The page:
Collaboration and communication among multiple disciplines are additional benefits of using a network such as ParkinsonNet. In addition to better communication among clinicians, patients and their caregivers, clinicians’ skills improve because they can imitate those with the best outcomes. This has been shown to result in more consistently better results. [7]

    Back in the U.S., a new vision for Health IT. The recently released Federal Health IT Strategic Plan 2015-2020 sets forth a vision where health information is available when and where it’s needed. For the Triple Aim to be realized, The Office of the National Coordinator for Health Information Technology (ONC) will leverage information and technology to facilitate health IT innovation and use for multiple purposes. [8] With greater experience with health IT, there’s a growing recognition that healthcare system data alone is insufficient for patients and clinicians to meaningfully interact to improve health outcomes. For example, if a prescription is written for a medication, the patient will not necessarily fill it or take the medication as directed, but the prescriber doesn’t know why. What factors influence the patient’s actions? Is it not understanding the impact on a health goal? Financial difficulty? Lack of transportation to a pharmacy? Physical concerns, such as ability to swallow a pill? What kind of patient feedback do prescribers need, and how can that feedback be most efficiently delivered and utilized? [9] ONC proposes a “person-centered vision is vital to improving health and health care” because patients’ motivations and actions are such a huge factor in their health outcomes. [10]

    The first goal of the Strategic Plan is to “Advance Person-Centered and Self-Managed Health” with objectives to empower patients and families and foster partnerships among patients, providers and communities. [11] Reaching that goal could go a long way toward breaking down the silos that are so often blamed for poor communication, inefficient care and patient dissatisfaction. Datuit is working to close the gap among patients, providers and products and services in the community that have been so difficult to bring together – with its SafeIX® Platform that enables data aggregation from multiple sources and with its Care Plan Manager that allows a care team to collaborate with a patient and family members about ongoing care.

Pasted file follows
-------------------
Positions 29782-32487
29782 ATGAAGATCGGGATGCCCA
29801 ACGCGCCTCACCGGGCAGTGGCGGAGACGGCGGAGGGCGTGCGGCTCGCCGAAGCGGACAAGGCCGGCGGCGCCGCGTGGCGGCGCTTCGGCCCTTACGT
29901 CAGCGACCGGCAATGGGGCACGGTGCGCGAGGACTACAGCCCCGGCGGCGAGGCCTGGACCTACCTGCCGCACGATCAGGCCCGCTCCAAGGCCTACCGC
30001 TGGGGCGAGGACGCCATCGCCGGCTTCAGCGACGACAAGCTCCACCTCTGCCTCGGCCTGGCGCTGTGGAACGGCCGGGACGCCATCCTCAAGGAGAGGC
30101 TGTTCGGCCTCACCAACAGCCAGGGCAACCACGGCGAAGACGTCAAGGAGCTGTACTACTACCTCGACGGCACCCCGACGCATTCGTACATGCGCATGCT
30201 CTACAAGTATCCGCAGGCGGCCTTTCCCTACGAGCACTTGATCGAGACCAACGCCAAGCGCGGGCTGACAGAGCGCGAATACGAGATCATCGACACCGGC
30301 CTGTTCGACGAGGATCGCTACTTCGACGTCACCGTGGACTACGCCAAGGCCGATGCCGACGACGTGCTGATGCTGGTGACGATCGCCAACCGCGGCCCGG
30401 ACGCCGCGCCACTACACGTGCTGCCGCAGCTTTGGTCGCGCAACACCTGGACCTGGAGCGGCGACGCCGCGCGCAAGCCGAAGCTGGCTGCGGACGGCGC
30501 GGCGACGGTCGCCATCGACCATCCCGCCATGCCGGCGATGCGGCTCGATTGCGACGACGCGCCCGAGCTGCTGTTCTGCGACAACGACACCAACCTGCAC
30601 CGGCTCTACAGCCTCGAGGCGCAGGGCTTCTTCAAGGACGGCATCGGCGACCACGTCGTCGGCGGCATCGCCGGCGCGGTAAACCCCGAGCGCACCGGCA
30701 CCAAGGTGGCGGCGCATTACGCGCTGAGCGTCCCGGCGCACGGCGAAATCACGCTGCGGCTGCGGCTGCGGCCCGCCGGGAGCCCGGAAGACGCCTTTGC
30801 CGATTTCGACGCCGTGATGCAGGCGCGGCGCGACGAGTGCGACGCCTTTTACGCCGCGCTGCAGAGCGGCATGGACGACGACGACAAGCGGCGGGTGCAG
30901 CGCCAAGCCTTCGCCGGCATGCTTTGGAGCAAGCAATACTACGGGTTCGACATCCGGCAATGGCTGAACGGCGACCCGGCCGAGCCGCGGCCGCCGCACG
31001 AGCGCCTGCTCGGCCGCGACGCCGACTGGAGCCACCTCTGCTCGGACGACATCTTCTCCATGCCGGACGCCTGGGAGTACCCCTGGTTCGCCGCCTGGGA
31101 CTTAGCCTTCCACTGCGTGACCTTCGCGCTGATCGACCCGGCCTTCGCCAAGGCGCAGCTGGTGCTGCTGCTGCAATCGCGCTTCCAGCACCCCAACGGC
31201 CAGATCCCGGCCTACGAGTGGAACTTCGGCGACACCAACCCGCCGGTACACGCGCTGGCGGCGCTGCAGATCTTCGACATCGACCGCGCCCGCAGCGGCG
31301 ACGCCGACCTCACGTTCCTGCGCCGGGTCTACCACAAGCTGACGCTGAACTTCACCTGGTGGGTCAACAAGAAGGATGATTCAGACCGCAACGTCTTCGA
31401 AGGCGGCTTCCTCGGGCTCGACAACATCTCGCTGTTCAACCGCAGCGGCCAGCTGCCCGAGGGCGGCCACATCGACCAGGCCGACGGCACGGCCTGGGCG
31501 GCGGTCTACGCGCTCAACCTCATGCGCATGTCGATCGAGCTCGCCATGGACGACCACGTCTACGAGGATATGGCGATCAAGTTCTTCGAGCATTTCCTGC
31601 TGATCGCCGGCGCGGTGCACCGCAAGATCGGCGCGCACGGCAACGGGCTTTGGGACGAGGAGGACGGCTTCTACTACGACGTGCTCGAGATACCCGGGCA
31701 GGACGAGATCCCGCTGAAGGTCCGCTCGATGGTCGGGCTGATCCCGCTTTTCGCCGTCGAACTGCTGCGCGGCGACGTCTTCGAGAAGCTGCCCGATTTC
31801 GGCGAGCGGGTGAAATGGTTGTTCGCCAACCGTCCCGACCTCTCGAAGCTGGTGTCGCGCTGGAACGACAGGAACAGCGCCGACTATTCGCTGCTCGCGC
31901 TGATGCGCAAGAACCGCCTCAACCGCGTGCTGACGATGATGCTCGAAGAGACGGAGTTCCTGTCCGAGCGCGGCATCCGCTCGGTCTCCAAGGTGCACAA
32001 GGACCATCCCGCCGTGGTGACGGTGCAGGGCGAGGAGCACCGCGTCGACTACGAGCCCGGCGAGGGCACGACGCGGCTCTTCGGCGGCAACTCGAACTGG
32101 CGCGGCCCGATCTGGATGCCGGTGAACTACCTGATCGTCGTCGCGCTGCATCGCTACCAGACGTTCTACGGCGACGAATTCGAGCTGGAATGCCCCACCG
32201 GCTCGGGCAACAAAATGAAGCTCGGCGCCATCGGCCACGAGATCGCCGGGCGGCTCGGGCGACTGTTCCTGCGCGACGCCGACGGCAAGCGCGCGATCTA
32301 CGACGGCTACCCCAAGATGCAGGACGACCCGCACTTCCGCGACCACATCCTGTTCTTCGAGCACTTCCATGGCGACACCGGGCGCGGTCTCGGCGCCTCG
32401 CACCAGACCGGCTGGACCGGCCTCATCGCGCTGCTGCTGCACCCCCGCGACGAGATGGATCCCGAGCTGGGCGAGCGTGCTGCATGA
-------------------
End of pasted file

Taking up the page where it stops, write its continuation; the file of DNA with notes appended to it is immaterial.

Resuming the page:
[1] G Tett, The Silo Effect: The Peril of Expertise and the Promise of Breaking Down Barriers (New York, NY: Simon and Schuster, 2015), p. 196. [2] Ibid., p. 205. [3] Ibid., pp. 208-9. Starting with the Neurological Institute and moving on to 27 others, including the Digestive Disease Institute and the Head and Neck Institute. [4] Ibid., p. 214. [5] BR Bloem & M Munneke. Revolutionising management of chronic disease: the ParkinsonNet approach. BMJ 348:g1838 (March 19, 2014). Accessed at [6] L Rompen, et al. Net results: A novel model of healthcare delivery in Parkinson’s. On the Move 12:29-32 (July 2015). Accessed at [7] M Wensing, et al. Connectedness of healthcare professionals involved in the treatment of patients with Parkinson’s disease: a social network study. Implementation Science 6(67):1-9 (2011). Accessed at [8] ONC, Federal Health IT Strategic Plan 2015-2010 (2015). Accessed at [9] Ibid., p. 12. [10] Ibid., p. 13. “A person-centered health system enables individuals to access wellness and health care services and information, enabled by user-centered technology that reflects their needs, values, choices, and supports both self-care and meaningful interactions with their care providers with seamless transitions between these activities.” [11] Ibid., pp. 34-5.